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The CMO of Box discusses the intersection of technology and creativity

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Photo credit:

Sue Thompson 

Box CMO Whitney Bouck says her business is standing at a crucial intersection between technology and creativity - which can only be a good thing.

Everyone talks about the term digital marketing, and while it’s not very well defined, I think the base definition that everybody would agree with is that it’s the marriage of creativity and technology.

I was at an event recently where the person 
on stage was talking about that intersection of technology and creativity as where magic happens.

In the world of marketing that’s true. We’re at a pivot point because, now more than ever, our target audiences, regardless of whether they’re businesses or consumers, are online.
 Marketing technologies need to leverage innovation more than it ever has had to in the past to be at the eyeballs and fingertips of our target customers.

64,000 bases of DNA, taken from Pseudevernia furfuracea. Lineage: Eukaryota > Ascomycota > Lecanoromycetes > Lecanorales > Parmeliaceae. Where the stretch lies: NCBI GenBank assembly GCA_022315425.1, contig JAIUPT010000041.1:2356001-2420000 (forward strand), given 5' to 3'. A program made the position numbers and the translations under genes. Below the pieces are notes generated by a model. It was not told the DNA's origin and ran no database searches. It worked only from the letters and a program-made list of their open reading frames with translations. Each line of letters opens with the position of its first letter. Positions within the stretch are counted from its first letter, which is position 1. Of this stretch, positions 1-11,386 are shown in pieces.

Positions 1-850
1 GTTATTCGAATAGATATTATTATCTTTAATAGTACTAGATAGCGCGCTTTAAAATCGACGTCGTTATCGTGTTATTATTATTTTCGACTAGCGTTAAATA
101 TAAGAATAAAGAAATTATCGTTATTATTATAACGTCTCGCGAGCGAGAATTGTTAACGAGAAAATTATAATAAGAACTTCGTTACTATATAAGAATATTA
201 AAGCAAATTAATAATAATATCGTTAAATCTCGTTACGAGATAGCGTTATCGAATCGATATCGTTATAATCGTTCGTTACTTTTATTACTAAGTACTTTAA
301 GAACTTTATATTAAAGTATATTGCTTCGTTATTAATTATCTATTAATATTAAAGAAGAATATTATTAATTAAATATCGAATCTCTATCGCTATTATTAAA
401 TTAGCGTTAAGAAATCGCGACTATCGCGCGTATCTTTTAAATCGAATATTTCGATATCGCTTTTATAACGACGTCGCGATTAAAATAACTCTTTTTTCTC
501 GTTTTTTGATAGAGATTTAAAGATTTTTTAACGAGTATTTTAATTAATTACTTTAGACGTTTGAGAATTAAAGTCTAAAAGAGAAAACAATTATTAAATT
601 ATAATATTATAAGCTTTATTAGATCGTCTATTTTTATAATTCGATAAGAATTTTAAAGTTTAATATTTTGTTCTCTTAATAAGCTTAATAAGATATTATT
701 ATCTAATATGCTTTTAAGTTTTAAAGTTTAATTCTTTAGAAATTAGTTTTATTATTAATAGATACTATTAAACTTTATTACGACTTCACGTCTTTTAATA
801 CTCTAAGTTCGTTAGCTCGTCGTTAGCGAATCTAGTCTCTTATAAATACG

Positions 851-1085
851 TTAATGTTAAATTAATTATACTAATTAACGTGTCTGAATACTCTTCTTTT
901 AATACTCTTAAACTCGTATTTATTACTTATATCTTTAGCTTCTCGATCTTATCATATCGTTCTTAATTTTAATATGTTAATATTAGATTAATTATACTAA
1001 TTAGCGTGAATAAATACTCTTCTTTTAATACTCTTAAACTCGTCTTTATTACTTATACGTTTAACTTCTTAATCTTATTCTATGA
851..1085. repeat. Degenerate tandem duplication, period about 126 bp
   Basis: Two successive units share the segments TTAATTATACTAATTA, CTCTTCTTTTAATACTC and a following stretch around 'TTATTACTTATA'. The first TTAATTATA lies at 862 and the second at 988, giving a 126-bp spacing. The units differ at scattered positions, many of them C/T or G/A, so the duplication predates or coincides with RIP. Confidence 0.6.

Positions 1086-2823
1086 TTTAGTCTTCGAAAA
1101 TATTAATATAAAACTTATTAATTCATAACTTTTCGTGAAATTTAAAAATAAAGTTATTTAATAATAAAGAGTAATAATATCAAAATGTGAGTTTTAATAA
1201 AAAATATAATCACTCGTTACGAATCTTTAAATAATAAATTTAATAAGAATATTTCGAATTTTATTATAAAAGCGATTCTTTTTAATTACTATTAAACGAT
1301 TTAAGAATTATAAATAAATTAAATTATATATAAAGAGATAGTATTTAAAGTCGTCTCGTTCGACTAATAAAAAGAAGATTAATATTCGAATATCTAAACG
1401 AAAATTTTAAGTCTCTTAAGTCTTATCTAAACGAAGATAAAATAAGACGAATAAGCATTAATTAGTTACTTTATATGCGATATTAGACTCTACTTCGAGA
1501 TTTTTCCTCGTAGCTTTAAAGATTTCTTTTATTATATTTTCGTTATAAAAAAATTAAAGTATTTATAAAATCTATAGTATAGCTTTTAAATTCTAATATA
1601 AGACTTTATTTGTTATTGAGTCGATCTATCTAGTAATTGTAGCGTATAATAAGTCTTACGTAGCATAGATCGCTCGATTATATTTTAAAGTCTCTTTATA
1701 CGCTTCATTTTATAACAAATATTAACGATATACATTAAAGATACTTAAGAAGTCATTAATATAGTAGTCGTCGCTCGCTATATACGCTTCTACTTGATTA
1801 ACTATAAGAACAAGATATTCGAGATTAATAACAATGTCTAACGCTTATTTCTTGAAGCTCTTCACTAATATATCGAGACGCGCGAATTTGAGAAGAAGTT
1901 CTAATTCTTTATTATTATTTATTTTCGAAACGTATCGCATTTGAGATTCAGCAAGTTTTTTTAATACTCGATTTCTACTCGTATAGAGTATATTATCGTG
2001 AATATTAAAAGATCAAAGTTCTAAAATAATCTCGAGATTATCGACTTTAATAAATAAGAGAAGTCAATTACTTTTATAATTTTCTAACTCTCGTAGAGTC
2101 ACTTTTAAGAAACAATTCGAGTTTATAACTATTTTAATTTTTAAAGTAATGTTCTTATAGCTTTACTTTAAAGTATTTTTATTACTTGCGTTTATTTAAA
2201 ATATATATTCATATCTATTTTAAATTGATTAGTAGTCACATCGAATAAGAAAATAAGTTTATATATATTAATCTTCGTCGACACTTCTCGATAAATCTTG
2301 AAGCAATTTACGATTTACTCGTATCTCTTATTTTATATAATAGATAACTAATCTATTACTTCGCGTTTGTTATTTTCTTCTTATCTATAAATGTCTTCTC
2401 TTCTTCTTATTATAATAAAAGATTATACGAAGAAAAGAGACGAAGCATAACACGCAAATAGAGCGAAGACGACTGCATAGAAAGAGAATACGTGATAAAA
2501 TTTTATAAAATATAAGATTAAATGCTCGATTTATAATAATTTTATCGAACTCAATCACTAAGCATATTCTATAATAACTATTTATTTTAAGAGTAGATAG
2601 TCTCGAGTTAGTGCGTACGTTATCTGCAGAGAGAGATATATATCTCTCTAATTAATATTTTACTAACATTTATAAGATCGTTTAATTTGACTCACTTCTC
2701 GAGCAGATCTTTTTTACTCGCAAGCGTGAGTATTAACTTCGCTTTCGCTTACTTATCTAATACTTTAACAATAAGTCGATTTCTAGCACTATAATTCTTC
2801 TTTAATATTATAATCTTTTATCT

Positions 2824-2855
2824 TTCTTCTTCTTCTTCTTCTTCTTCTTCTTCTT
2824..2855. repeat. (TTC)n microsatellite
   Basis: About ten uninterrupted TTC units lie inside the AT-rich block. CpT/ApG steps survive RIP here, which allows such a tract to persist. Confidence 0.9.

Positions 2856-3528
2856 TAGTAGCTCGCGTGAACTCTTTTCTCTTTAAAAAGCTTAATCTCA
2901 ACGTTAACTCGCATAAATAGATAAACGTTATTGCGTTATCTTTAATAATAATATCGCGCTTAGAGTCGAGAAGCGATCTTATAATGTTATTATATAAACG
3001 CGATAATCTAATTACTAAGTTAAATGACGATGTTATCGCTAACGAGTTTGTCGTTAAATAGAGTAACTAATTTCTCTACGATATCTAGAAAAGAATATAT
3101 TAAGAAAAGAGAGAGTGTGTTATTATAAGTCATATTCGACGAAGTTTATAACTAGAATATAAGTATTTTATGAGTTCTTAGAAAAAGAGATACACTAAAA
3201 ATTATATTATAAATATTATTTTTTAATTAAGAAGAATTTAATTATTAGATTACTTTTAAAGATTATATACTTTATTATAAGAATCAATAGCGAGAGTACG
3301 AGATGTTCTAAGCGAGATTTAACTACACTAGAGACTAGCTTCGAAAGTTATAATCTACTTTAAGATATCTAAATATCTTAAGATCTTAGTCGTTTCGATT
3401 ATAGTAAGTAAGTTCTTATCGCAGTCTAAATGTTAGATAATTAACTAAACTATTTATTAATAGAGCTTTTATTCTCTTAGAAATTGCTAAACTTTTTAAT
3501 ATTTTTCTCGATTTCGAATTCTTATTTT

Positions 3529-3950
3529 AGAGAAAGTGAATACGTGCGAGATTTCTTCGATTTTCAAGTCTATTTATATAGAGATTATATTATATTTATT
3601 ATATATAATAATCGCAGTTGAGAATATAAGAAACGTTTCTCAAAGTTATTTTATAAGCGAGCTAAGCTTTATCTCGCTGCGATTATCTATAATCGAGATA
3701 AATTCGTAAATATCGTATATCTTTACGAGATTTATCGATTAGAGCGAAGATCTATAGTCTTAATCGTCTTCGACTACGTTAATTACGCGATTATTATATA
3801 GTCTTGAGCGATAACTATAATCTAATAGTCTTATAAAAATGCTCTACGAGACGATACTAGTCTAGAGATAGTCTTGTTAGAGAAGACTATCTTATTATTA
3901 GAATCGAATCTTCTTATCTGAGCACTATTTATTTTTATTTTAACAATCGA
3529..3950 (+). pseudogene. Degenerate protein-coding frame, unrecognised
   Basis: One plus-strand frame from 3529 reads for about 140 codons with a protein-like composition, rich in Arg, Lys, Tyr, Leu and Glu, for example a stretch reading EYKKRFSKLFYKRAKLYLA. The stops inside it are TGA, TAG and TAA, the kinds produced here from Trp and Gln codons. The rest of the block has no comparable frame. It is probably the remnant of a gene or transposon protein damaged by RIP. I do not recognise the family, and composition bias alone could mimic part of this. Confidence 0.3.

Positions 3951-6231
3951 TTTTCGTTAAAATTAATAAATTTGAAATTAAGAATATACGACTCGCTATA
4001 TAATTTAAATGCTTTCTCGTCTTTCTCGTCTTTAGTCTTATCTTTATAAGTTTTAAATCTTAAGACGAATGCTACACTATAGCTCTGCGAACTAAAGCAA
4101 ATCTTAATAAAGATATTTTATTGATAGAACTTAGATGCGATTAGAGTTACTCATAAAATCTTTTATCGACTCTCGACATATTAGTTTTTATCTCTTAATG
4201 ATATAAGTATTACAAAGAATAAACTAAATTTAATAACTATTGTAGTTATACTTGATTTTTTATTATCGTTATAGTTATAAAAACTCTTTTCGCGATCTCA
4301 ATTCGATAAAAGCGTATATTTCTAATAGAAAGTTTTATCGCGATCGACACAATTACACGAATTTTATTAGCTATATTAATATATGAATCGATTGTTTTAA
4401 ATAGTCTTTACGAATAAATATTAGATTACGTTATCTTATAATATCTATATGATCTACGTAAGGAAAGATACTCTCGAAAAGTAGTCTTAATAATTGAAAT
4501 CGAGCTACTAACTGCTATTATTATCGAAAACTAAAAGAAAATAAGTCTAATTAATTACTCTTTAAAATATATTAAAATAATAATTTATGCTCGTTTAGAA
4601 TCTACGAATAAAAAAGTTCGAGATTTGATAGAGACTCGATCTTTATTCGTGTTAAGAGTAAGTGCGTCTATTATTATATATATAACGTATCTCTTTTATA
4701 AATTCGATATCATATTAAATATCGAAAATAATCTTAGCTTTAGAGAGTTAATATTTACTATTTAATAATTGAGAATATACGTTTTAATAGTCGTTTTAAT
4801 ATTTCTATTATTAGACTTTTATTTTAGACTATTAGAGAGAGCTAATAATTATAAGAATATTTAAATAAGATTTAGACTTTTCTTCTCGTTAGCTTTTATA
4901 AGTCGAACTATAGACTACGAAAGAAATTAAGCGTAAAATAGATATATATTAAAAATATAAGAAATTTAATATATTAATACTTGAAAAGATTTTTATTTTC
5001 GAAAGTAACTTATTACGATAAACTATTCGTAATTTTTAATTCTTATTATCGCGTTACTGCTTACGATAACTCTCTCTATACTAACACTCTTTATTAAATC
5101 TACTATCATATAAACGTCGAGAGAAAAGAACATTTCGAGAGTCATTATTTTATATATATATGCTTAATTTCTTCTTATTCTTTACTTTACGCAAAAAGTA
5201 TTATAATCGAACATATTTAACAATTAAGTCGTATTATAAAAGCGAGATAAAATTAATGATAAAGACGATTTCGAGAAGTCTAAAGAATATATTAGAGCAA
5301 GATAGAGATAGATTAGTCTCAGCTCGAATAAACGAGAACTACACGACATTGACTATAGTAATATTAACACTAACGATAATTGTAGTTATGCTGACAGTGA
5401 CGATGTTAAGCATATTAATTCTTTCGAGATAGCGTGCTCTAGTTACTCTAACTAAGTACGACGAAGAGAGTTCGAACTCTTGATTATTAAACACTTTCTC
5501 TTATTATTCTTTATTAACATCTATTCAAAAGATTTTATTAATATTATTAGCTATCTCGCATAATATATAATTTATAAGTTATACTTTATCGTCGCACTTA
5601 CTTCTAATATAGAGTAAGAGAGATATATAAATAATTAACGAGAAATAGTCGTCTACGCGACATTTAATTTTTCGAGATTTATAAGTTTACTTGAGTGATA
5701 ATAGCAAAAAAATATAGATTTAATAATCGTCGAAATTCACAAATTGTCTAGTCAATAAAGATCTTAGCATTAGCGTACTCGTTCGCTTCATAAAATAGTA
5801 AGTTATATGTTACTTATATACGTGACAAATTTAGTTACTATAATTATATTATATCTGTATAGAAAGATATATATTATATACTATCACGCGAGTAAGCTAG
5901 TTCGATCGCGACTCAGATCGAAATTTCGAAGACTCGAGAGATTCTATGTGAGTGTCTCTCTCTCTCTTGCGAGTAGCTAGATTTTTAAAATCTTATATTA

As marketers we now need to be experts in technology as much as we need to be experts in the art of marketing, which is largely about creating value and creating messages that resonate with target buyers.

That whole move towards marketing technologies systems has enabled a personalized experience, that detects who the individual is, where they are geographically, and what kinds of engagement experiences they have had with you.

Now we can use technology to take all of that into account to craft an experience, message or an offer that will be relevant to that individual, much more so than they might have seen historically.

That’s really a ‘here and now’ challenge that 
lays the groundwork for what we might do going forward. I believe that the next 2 years are so critical to getting it right and it’s a very daunting task. The marketing technologies are emerging, converging and developing, and that poses a massive challenge for marketing professionals today.

We’ve been investing in a whole host of new marketing technologies to really make sure that the foundation for nimble, agile experimentation is there. We have to be able to drive that personal experience, where we can detect what the user is doing, where they came from or where they’re located geographically.